Sylvia Rowbottom




Sylvia began attending poetry classes at City Lit in 1999 at the age of 71. Despite challenges of age and mobility she continues to travel by public transport each week to attend classes, and her work has been published in numerous poetry journals.

I had to leave school at 16. The war was on so I went to clerical school and got a job but I made a pledge to myself that whenever I got the chance, no matter how long it took, I would
get more education. The years passed. I worked and saved, got married and brought up children and by then I was 65. The first thing I did when I retired was set up a direct debit to the Open University. Learning kept my mind active and occupied, and still does. I graduated with a first class degree in humanities when I was 70, and then joined the poetry in the making course.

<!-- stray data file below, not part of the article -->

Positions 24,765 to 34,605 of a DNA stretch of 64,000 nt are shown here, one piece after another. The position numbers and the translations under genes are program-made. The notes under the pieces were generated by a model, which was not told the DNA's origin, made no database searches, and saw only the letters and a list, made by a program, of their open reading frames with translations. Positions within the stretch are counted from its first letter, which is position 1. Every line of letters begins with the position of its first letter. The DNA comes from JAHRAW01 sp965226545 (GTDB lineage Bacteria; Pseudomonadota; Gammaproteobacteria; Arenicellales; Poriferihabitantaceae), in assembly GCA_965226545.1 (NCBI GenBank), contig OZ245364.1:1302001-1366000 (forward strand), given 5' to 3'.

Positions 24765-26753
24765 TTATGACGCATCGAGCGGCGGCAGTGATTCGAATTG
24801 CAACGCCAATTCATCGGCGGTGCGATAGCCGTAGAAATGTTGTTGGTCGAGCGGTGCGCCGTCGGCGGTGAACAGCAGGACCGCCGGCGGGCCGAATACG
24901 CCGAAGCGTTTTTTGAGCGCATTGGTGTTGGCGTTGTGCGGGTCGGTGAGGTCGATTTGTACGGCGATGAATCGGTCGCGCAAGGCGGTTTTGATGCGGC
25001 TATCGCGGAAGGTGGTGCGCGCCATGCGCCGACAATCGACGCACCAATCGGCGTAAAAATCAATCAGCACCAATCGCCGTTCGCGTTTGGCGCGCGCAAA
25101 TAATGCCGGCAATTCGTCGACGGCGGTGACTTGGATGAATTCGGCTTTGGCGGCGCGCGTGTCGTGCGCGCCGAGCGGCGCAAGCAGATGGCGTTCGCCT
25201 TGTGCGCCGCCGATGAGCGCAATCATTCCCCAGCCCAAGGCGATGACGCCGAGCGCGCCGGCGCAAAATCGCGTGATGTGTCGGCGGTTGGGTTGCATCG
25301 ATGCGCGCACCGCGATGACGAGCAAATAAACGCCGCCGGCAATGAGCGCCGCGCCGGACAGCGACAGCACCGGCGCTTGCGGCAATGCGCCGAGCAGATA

Poetry was something I had always wanted to pursue and I knew it was a road I had to follow. Studying at City Lit I felt part of me was coming to life
that never had before. By the time you get to the age of 90, it is good to have something to occupy your mind. If your mind is focused on something you care about, you are, I think, less likely to become ill. It gives my family peace of mind to know that ‘mum’s got something to occupy her mind’ and it has also given us opportunities to connect.

Caroline Natzler, poetry tutor at City Lit said “Sylvia’s distinctive spirit, determination, generosity, insightful supportiveness to other poets and unique sense of humour are remarkable. She is a great inspiration to everyone in the class.”